How to Remove Gorilla Glue From Clothes
Gorilla Glue acts as a strong adhesive that allows you to complete a project. If you accidentally drop gorilla glue on your clothes, you can remove the glue with common household items. You can salvage clothing if you take action to remove the Gorilla Glue immediately, but sometimes cleaning efforts fail.
To prevent getting glue on your clothing, wear old clothes when using the product so that you do not stain the ones you care about the most.
- Gorilla Glue acts as a strong adhesive that allows you to complete a project.
- You can salvage clothing if you take action to remove the Gorilla Glue immediately, but sometimes cleaning efforts fail.
Allow the Gorilla Glue to dry before removing it from the clothing. Peel dried glue off carefully so that you do not rip the fabric material. Remove as much of the glue in this way as possible.
Soak the clothing or glue stain in acetone. The acetone will help to loosen the glue from the fabric. Peel any remaining glue from the clothing as it soaks, and continue to soak until you remove most of the glue from the clothing.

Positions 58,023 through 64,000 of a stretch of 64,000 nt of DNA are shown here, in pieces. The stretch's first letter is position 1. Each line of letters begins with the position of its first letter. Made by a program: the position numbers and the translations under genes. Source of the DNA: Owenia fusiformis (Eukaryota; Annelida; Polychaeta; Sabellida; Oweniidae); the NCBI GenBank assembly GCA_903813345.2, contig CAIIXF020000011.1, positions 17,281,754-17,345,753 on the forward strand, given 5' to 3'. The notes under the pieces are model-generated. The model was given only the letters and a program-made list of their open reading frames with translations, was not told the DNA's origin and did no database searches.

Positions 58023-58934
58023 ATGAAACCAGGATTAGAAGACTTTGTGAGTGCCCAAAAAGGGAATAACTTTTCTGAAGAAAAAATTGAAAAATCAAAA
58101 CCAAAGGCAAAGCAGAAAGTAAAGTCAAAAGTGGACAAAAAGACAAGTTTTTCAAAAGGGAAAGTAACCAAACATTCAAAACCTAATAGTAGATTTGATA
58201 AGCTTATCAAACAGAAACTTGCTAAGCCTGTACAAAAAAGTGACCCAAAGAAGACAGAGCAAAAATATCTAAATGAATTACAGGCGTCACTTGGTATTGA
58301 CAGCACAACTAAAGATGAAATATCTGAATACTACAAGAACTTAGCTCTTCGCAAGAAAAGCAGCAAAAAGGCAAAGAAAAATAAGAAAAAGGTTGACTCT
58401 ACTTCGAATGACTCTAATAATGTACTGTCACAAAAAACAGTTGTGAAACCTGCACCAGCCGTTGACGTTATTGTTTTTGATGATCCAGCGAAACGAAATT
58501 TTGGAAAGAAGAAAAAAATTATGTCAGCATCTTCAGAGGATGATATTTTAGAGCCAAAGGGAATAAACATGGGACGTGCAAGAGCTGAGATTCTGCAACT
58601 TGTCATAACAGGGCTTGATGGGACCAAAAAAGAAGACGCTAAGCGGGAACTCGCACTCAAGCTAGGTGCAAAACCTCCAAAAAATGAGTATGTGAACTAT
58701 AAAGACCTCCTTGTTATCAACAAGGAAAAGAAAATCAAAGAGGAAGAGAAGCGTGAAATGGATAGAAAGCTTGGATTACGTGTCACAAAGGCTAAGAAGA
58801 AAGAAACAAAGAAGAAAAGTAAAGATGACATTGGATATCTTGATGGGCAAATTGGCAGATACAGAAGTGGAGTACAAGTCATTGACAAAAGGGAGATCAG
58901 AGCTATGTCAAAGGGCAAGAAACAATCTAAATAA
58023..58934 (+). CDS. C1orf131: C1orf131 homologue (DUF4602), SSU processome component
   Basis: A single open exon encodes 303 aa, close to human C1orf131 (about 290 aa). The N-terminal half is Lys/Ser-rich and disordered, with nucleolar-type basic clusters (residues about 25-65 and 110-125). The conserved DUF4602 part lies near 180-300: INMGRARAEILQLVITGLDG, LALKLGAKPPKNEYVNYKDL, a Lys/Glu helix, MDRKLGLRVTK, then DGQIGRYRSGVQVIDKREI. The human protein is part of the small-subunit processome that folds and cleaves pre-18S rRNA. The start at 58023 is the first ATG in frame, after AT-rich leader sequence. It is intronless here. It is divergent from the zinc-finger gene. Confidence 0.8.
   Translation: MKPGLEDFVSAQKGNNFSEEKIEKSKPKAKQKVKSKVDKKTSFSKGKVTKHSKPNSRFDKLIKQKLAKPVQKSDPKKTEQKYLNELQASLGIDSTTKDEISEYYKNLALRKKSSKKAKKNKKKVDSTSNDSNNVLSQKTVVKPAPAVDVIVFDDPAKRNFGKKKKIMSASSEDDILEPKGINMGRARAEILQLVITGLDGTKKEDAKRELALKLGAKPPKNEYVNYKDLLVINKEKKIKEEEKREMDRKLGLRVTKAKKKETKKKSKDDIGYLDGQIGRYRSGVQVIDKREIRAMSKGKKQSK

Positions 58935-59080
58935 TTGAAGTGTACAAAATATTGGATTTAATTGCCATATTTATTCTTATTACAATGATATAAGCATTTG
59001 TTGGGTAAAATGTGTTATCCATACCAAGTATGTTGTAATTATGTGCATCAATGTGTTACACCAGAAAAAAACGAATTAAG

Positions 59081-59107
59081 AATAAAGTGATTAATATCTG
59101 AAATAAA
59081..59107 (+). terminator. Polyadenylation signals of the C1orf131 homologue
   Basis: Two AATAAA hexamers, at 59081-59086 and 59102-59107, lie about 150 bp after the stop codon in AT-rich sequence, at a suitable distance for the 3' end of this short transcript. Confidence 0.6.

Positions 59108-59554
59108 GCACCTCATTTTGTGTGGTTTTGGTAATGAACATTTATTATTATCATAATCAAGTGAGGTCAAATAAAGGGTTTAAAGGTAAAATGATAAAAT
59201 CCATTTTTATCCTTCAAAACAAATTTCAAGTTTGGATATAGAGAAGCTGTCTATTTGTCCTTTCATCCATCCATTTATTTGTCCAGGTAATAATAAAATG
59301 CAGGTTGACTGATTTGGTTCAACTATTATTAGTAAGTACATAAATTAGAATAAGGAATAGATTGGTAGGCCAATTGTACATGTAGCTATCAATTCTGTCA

Wash affected clothes in warm water with a detergent. Hang the clothing to dry, and continue to remove the glue if you can still see it.
- Soak the clothing or glue stain in acetone.
- Hang the clothing to dry, and continue to remove the glue if you can still see it.
Soak paint thinner over the glue stain. Do this in a well-ventilated room to avoid breathing fumes. Launder the clothing with warm water and detergent, and hang it to dry.
Use a commercial glue remover on the clothing as a last resort. The remover will dissolve the glue, but it can also damage your clothes.
- Test inconspicuous areas on the clothing with the acetone and other cleaning ingredients such as paint thinner or glue remover to ensure it will not ruin the fabric.
- Remember not to place affected clothing in the dryer, which can set the stain and make it more permanent.
Angela LaFollette holds a Bachelor of Arts in advertising with a minor in political science from Marshall University. LaFollette found her passion for writing during an internship as a reporter for "The West Virginia Standard" in 2007. She has more than six years of writing experience and specializes in topics in garden and pets.